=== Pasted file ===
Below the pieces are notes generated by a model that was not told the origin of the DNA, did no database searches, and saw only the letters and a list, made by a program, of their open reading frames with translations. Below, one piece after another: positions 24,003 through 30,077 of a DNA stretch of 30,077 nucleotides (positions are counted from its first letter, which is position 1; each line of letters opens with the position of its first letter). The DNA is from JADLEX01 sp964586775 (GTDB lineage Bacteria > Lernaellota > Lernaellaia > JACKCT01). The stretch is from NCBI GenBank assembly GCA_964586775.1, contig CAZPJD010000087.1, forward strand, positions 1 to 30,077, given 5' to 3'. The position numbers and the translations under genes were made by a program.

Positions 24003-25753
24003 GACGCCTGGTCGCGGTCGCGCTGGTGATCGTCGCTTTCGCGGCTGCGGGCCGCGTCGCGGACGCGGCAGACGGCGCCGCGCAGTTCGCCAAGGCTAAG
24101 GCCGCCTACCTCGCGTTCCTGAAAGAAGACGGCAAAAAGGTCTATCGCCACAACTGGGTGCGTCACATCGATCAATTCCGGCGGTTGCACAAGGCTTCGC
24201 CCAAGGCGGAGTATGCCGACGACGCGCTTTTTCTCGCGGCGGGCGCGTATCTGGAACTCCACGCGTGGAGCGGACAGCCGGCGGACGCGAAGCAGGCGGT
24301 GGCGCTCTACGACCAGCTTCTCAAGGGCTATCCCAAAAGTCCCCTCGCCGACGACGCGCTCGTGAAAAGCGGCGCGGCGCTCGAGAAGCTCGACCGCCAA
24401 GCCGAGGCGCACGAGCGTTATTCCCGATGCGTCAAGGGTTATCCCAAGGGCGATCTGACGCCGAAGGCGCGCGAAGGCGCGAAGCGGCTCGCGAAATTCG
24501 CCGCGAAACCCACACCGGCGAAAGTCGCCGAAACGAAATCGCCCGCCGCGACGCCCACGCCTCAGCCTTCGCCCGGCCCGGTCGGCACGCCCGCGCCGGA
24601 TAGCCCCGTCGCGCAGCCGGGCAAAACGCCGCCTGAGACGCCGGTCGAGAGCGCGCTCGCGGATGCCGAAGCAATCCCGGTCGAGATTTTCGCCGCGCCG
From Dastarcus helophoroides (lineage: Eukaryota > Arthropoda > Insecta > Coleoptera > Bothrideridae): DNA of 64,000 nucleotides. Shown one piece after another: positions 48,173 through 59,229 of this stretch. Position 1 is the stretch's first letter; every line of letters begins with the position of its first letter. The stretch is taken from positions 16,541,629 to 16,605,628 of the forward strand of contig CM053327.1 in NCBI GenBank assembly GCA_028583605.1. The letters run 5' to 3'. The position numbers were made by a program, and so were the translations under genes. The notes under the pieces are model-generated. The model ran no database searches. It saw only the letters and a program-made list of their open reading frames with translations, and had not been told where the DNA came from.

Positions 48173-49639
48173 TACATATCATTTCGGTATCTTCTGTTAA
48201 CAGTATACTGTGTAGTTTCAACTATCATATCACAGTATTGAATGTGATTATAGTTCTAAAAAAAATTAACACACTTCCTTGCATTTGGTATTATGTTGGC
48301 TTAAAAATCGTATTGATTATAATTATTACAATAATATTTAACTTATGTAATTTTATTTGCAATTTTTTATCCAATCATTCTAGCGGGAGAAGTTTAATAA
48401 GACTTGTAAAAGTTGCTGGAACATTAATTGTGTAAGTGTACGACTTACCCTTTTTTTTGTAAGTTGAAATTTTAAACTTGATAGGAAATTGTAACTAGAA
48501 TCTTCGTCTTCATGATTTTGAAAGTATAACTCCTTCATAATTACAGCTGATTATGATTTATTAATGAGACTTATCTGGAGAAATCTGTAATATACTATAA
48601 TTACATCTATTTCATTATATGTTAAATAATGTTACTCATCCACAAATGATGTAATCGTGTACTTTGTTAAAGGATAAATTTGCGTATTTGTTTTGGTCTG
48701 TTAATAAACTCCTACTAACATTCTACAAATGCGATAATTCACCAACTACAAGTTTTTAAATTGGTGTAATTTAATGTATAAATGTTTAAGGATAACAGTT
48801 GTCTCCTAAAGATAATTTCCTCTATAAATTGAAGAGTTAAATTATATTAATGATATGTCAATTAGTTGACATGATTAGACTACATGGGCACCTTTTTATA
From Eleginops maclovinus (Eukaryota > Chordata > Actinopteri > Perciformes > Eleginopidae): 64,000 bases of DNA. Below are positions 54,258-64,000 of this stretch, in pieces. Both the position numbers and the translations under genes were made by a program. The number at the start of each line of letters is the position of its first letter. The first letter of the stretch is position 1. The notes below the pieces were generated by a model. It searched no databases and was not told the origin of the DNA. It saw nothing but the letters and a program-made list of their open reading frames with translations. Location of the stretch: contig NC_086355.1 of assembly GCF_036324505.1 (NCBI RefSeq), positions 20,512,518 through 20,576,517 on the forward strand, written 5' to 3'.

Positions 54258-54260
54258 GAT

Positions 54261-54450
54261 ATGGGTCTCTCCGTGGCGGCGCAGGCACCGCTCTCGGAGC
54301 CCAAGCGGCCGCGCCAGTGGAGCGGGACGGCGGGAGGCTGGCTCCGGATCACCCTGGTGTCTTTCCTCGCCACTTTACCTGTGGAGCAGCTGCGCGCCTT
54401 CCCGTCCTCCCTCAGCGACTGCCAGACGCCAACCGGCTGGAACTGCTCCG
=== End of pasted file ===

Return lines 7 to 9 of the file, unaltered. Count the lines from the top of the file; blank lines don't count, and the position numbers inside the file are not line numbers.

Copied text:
24401 GCCGAGGCGCACGAGCGTTATTCCCGATGCGTCAAGGGTTATCCCAAGGGCGATCTGACGCCGAAGGCGCGCGAAGGCGCGAAGCGGCTCGCGAAATTCG
24501 CCGCGAAACCCACACCGGCGAAAGTCGCCGAAACGAAATCGCCCGCCGCGACGCCCACGCCTCAGCCTTCGCCCGGCCCGGTCGGCACGCCCGCGCCGGA
24601 TAGCCCCGTCGCGCAGCCGGGCAAAACGCCGCCTGAGACGCCGGTCGAGAGCGCGCTCGCGGATGCCGAAGCAATCCCGGTCGAGATTTTCGCCGCGCCG